Love An Other, Episode 1

Friends, I’m very excited to have collaborated with Theocademy to bring you this new series Love An Other: the Bible’s Call to Unity, Justice, and Equality. This first installment sets the intention for what we hope to achieve with this series, in which will be talking about the sociological practice of “othering” and the Christian’s responsibility to eradicate it. Watch for more videos in the coming weeks, and subscribe to Theocademy’s YouTube channel for other inspiring series. I pray this series blesses you and your conversations!

“How Long?”: Imprecation, Indignation, and the Language of the Oppressed

Photo Credit: ABC News
Photo Credit: ABC News

“…they cried out with a loud voice, ‘Sovereign Lord, holy and true, how long will it be before you judge and avenge our blood on the inhabitants of the earth?’”

-Revelation 6:10

The Bible is a book full of uncomfortable language. In it, we find prayers for God to break the teeth of our enemies and pour out anger over them. There’s talk of “evildoers” being thrown into a furnace of fire.

These are the portions of scripture we love to gloss over or ignore in our preaching. They certainly don’t invoke images of hands joined in unity, singing “Kumbaya” around a campfire. They’re anything but romantic and tidy. They’re disturbing. They’re uncomfortable. They’re downright awful.

We’re tempted to explain them away, to suggest why the writers or redactors probably didn’t really mean them.

Except they did. They absolutely said what they meant and meant what they said.

How long must I bear pain in my soul,
and have sorrow in my heart all day long?
How long shall my enemy be exalted over me?

-Psalm 13:2

These imprecations (as they have been called) are the language of the oppressed. They are cries for justice. They’re cries for vindication. They’re promises of justice and vindication for those who have been targeted, attacked, and abused. Any reading of the text that fails to acknowledge this is naïve and does violence to not only the text, but to the people to whom it was written — to whom violence has already been done.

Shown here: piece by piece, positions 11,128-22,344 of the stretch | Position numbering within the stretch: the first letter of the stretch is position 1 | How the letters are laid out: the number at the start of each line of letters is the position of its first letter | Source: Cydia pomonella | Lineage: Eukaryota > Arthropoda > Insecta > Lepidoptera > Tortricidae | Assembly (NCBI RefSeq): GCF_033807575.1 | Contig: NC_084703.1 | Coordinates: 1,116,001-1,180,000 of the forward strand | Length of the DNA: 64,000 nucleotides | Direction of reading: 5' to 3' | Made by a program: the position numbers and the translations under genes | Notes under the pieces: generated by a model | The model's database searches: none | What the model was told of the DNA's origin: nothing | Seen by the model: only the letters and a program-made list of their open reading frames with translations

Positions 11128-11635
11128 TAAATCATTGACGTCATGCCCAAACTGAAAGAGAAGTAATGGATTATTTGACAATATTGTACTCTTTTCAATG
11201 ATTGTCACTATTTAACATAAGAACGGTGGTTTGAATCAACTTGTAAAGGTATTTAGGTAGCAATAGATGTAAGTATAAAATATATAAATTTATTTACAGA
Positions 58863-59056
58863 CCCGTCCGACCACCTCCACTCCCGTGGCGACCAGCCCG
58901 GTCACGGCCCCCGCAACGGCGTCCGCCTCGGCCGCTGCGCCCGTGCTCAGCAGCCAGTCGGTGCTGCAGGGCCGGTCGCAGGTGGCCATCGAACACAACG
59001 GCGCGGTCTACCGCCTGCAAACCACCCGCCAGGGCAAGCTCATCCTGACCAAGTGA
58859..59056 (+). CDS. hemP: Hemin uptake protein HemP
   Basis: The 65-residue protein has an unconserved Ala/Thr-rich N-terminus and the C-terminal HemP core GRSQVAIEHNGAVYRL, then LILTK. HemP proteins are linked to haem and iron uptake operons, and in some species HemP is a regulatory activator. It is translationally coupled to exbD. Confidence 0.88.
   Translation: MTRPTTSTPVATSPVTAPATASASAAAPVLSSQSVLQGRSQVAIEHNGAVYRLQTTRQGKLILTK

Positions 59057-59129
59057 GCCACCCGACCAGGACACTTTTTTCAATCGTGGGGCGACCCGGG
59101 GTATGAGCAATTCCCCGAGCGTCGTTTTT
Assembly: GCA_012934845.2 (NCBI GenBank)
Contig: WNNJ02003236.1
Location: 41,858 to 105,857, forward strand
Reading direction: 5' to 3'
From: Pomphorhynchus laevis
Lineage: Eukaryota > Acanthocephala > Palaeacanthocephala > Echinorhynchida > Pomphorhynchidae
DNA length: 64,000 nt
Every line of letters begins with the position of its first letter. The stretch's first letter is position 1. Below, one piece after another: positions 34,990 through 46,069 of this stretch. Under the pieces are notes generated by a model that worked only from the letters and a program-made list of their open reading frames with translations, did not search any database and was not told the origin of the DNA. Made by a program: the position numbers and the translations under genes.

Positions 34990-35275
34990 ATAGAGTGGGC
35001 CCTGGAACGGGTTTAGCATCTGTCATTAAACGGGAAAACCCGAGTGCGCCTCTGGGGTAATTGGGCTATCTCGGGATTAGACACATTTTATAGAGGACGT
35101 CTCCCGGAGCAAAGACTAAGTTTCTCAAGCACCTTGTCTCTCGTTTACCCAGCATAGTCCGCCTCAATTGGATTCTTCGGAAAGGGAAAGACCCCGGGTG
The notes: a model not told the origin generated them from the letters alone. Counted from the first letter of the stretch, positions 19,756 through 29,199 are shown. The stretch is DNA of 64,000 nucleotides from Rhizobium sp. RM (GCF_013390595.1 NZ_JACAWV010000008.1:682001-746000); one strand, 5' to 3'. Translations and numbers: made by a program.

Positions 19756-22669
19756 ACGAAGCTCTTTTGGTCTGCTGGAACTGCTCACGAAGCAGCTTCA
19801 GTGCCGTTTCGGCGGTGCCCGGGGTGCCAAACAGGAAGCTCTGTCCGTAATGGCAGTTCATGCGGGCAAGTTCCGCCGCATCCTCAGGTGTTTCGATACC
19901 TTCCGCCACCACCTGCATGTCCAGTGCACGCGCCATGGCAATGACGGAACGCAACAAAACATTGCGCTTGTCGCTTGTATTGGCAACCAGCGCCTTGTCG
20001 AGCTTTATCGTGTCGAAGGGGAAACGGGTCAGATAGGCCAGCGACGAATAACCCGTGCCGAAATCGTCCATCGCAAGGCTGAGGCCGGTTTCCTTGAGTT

The spirit of Advent can in fact be summed up by the cry “Kumbaya,” which is an old Gullah saying, meaning “come by here.” These scriptural imprecations are indeed calls for God Most High to “come by here.” Because if God comes by here, perhaps we can be vindicated. If God comes by here, my enemies have to retreat. If God comes by here, then darkness must flee. If God comes by here, then we can finally breathe.

We sit today in the darkness wrought by yet another grand jury’s failure to indict an officer of the law in the killing of an unarmed man. As Eric Garner felt in his final moments of life, we, too, feel suffocated. We feel suffocated by the fact that his killer — who had been sued twice for excessive force, but has managed to stay employed by NYPD — will not have to answer for Garner’s death. We feel suffocated because there is seemingly little to no accountability for the people we are supposed to trust to protect us. We feel suffocated because this incident is not isolated, but is indicative of the widespread brokenness of our justice system.

And suddenly, those passages we often skip because they make us uncomfortable now make sense. They are real. We get them. We may even pray them because we understand that God will always side with the downtrodden, which is bad news only to the oppressor.

No one need be uncomfortable about the cries of the oppressed for justice — except for the unjust, of course. I believe if we have a problem with the Bible’s language of imprecation, it might be because the boot on the neck of the speaker is on our own foot.

Even still, God is patient, not out of indifference, but because all of us need to be redeemed from these systems that oppress and suffocate. There is yet opportunity for all of us to get on the right side of the text and of history. My Advent prayer is that we take advantage of such grace. Kumbaya.

The Lord is not slow about his promise, as some think of slowness, but is patient with you, not wanting any to perish, but all to come to repentance.

-2 Peter 3:9